The Lesson I Learned Last Month

It has been nearly two months since I have blogged. Externally, my world did not change much since my last post, internally, I feel as if I have been to hell and back. Well, mostly back anyway.

About a month ago I underwent an extreme trial with some heavy spiritual oppression manifesting in intense inward introspection and questioning my salvation. The one Monday was the worst day I have had in years, and the whole week was the lowest I have been since being married.

There were numerous contributing factors; unaddressed stress buildup as a first year teacher and first year father, fatigue from disrupted sleeping patterns, weighty thoughts that have gone unvoiced, the pressure of decision making, reading too many articles, wasting too much time on the internet; I am sure there are more.

I didn’t realize how much all this was weighing on me. I thought I was doing alright, but apparently I wasn’t doing as well as I thought. I don’t doubt that there were (and are) spiritual forces oppressing me for one moment; but what was alarming to consider was that this oppression was most entirely internal. There was no persecution, my schedule was the same as it has been for most of the last year, and no sudden emergencies or situations that I can recall, nothing that would necessarily trigger something like this.

I was awakened to just how open I am to spiritual oppression. It is alarming how vulnerable and susceptible I am to oppression.

I have mostly emerged now, and I have learned a few things from my ordeal.


1. I can loose it all: my joy, my peace, my desire for God, my ability to pray, my zeal, my job, my marriage, my family, my health, my sanity, and my mental stability; and ultimately I will be okay because:

2. I can never lose the righteousness that is in Christ Jesus, by which I stand blameless before God. It was never mine to lose in the first place, only mine to gain. Jesus already lived the perfect life, and he already gave that perfect life up for me. I can’t change that. I may lose everything in this life; I cannot lose the work of Christ on my behalf.

3. Theology books or articles are only of benefit to me if I am in daily fellowship with Christ through his word.

4. If I am not walking with Christ daily through prayer and his word, theology becomes lifeless and even poisonous to me.

5. I am in desperate need of integrity and personal, practical holiness. (NOT more knowledge)

6. I need to connect with friends more, even briefly.

7. I need to be in bed before 10pm whenever possible.



Walking with the person of Christ can be tricky for me I guess; when things get uncomfortable, I see just how much I love to turn to all manner of christian activity or thinking to fill my soul instead of going to the person of Jesus. I hope to never have to learn this lesson again!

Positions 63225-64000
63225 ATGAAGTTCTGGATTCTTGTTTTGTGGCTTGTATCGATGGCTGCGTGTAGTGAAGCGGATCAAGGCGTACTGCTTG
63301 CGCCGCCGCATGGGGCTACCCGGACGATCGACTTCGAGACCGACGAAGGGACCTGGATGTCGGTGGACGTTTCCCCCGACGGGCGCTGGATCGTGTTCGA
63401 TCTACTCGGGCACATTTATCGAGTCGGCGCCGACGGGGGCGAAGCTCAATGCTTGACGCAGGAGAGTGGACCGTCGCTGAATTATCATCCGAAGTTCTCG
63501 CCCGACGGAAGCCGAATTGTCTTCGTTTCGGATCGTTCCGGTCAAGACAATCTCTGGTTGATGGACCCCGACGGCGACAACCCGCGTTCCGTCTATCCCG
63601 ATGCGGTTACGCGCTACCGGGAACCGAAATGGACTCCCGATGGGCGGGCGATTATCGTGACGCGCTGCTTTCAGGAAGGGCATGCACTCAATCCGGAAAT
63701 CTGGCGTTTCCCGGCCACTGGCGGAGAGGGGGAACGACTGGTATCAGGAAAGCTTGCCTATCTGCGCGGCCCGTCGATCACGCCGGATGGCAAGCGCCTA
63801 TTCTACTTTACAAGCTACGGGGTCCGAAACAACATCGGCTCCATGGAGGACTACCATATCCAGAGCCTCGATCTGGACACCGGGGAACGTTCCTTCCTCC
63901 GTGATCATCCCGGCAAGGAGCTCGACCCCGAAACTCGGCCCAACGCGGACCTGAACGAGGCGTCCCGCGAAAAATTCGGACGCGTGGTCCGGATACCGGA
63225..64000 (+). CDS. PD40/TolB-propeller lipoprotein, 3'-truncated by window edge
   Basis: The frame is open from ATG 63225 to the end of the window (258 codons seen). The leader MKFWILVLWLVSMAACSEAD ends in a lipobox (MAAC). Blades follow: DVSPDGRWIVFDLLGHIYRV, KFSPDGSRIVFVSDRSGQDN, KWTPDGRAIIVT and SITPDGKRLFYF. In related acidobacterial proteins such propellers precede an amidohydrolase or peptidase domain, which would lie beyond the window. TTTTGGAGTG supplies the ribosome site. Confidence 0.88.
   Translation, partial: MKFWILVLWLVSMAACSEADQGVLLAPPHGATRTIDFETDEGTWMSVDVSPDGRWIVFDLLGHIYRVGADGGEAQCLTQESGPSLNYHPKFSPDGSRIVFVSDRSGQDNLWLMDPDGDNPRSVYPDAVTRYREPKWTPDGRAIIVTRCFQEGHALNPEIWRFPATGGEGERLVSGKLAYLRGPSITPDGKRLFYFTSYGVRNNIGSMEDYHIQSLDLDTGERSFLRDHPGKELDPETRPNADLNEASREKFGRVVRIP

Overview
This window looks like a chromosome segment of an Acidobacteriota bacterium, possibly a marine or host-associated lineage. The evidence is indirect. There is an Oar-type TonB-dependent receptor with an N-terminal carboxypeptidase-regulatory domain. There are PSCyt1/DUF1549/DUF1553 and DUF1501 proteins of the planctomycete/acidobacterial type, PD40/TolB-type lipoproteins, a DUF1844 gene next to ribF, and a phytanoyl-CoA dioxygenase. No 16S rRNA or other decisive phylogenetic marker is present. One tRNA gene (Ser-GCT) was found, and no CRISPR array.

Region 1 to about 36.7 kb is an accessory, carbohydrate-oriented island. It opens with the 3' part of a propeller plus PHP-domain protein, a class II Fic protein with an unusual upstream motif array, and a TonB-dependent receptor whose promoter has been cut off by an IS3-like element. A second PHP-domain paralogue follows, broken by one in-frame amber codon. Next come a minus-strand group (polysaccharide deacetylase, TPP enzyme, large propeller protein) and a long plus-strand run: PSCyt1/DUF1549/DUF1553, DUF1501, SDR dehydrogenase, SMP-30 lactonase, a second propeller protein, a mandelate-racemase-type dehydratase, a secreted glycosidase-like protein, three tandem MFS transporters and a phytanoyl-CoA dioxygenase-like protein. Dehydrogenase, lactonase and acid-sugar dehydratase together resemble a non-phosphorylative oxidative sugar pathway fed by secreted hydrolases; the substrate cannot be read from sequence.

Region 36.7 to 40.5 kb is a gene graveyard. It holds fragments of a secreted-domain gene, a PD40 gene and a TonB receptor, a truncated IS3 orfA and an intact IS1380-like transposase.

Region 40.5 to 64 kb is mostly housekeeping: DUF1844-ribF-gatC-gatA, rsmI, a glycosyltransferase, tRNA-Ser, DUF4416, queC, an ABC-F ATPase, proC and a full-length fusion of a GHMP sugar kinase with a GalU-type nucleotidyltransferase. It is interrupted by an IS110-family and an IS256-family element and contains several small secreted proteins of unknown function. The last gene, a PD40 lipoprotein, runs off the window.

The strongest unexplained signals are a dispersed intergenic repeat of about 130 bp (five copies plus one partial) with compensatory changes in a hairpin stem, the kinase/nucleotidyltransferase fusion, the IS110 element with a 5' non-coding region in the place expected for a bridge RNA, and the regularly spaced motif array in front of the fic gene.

Jesus help me walk daily with you in simple submission to your tender loving leading. Don’t let me wander from you! Stay close to me, you are the only good I know and the only hope I have. Apart from you I will surely be destroyed. I covet your presence, for I am weak. I need your strength, for I am easily swayed. I need your resolve because I bend to compromise. I need your guidance because I wander into danger. Save me from myself and all that is around me by the joy of your presence, the peace of your kindness, and the power of your word.



On Christian Manliness

I was grumpy this morning.

It happens occasionally. Usually it is an unnamed dissatisfaction, an uptight sort of irritation that is just there it seems. I attempt to identify the cause of this feeling, (have I ate anything in the last seven hours?) but only for a few seconds, as prolonged efforts only compound the sensation. The best remedy is to name it aloud; “I am grumpy right now.” It is often helpful to have an engaging conversation as well.

Today, however, I had a bit of a rant.

After my wife graciously heard me out, (which is a long process; I have to stop myself mid-rant to make sure the things I am saying are truly valid, I hate making inaccurate or meaningless statements) she suggested I should blog about it. I won’t rant here, I’ll just express my thoughts.

The topic: Christian Manliness.

Manliness in the church has been a hot issue in the last decade. Many books, programs, seminars, conferences, and group study materials have been produced to address and solve this issue of manhood. I personally have read a couple books addressing this issue. I have been to the “Wild-at-Heart” conference, a weekend-long event specifically targeting the area of Christian manliness. I have even participated in “Novemberfest”, a celebration of manliness that included a couple of my guy friends eating bratwurst and ultra hot wings, watching braveheart, and drinking really dark beer, all without a shirt on; and no shirts allowed.

Essentially, while many of these activities and products may make people feel manly, they certainly do little to nothing to actually produce true manliness in an individual. In some cases, they actually are harmful in that they wind up establishing framework for manhood that is quite other than what scripture would tell us. This is detrimental in that case, even if manliness is achieved, it is an earthly manliness which is of little spiritual value, compared to a godly manliness, which is of eternal worth.